Online streaming has become a common way to watch TV, but will services such as Netflix and iTunes be able to compete with more conventional television-watching methods? Netflix has gone international, and Hulu recently started to create its own original programming. As Internet television continues to grow and change, Donna Weimer, professor of communication, gives her thoughts on the effect of online television:
How has online television affected mass media in general?
Online TV is part of a much larger convergence issue right now. All of the traditional media, including TV, are under fire from online usage. Like every other mass media right now, TV in its traditional sense has to adjust to online access. The revolution of the iPad has made it much easier to access just about any form of media that we want to, and this is the beginning of a revolution that TV will have to adapt to. Online TV has already affected the DVD market, and you can see that in sales. Meanwhile, AppleTV, Netflix, Hulu, and even networks are responding to people’s desires to see TV online by making the shows available immediately. I think there is recognition within the field that online TV is going to be the wave of the future.
Will online television replace traditional television?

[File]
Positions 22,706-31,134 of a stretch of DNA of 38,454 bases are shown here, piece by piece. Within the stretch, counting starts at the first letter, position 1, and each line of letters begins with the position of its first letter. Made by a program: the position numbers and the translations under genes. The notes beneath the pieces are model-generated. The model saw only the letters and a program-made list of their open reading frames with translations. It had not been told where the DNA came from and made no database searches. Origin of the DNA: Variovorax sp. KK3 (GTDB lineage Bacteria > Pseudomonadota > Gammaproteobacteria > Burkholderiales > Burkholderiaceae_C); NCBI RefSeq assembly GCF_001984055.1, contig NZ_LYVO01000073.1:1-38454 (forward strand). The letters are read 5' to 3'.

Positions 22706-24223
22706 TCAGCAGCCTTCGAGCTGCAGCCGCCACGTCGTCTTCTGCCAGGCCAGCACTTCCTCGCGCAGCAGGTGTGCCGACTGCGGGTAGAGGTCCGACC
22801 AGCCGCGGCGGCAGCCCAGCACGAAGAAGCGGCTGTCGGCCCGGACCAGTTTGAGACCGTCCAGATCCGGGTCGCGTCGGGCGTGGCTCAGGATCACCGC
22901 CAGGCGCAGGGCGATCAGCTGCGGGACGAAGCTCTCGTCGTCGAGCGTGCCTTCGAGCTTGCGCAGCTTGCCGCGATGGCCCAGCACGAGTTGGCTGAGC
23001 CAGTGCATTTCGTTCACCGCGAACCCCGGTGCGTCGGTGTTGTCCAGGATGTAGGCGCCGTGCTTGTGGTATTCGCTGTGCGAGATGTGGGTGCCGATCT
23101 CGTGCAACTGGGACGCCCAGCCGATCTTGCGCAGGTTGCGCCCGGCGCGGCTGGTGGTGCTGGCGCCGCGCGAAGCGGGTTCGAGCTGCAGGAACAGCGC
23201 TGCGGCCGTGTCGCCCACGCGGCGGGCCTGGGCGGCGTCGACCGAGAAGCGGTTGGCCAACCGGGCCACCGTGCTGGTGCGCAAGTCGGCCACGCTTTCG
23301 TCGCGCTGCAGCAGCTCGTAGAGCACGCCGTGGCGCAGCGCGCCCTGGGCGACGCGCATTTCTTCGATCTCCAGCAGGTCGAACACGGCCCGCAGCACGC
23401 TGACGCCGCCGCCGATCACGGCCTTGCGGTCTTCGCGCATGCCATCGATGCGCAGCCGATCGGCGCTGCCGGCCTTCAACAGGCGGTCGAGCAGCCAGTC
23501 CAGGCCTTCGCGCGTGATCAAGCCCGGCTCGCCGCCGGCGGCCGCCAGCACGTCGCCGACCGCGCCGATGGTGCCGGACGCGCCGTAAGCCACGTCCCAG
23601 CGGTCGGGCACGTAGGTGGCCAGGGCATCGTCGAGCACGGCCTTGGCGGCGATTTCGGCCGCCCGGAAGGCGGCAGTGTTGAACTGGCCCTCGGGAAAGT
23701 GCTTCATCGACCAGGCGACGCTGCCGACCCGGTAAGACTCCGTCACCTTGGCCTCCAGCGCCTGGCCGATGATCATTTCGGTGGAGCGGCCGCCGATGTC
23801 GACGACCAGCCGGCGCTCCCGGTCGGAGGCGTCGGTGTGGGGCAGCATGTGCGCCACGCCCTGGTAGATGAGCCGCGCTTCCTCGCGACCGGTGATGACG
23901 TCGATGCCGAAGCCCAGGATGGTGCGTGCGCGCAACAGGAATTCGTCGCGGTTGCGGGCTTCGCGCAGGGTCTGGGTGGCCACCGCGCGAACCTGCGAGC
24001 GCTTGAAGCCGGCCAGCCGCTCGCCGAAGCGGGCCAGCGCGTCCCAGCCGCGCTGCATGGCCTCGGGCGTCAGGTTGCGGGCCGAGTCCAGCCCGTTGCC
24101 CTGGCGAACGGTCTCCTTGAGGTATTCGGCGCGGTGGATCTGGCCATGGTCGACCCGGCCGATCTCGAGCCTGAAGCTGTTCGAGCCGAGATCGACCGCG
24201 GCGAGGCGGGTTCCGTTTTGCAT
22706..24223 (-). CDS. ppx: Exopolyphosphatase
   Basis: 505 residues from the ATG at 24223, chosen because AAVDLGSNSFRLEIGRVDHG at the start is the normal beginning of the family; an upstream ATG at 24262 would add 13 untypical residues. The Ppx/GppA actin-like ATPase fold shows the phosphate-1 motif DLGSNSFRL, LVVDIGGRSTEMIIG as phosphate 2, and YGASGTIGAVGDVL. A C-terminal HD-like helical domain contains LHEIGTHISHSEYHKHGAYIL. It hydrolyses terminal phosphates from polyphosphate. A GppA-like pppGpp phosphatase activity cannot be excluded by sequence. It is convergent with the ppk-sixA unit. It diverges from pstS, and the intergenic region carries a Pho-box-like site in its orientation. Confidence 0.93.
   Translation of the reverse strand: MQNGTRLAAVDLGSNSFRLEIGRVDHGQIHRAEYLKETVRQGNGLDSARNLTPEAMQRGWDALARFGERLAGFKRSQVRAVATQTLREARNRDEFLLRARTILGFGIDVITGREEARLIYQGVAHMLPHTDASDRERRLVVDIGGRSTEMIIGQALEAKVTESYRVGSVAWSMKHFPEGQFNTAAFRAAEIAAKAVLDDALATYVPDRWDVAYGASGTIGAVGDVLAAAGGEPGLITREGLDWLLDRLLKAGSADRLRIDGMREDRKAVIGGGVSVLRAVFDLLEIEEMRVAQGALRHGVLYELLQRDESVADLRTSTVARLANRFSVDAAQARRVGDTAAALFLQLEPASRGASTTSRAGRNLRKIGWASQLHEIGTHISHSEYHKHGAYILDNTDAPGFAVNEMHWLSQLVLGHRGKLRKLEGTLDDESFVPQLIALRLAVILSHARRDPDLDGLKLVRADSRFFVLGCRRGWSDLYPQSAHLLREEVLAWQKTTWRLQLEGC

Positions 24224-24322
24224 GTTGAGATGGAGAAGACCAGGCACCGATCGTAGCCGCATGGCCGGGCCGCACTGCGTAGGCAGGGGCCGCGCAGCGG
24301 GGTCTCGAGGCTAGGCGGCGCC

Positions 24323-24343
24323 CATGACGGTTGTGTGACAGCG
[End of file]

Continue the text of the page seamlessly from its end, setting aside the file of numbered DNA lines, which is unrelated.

Often when we experience a revolution we think one technology will replace the other, but the reality is very different. We have cell phones, but many people still have landlines. I think also there will be people who want to own video on DVD. They will want DVDs that are tailored with more information than you can get online. I think for a while at least you’re going to see, as with all technologies, that they overlap each other. We thought that computers were going to cause the paperless revolution, and yet we use more paper than ever. I don’t think we are ready to have one technology completely replace the other.
How do you think online television will change?
I’m reluctant to try to predict the future. When I think of online television and where it could go, it could begin to affect how online television is made. It hasn’t done that yet. We still construct shows as if they are going to be seen on TV in a one-hour slot with 42 minutes of show and 18 minutes of commercials, even though when they’re seen online the number of commercials are reduced. Also, more people are watching on their shows on their phones, on smaller screens. It is very possible that in the future how we construct those shows will change to fit the format.
What are some issues involved in online television?
The key term is convergence. All tradition media are converging to a digital format and a digital platform. And living in the cloud is another important concept. It will become much more salient to keep all of your information, including TV programs, in the cloud. This saves on storage. One of the ethical issues that we don’t think about is the digital divide. Not everybody has access. In the United States, about 78 percent have access to the Internet. In the world as a whole, it’s far lower. This is a unique problem to a digitized culture.
~Laura Bitely ’14, Juniata Online Journalist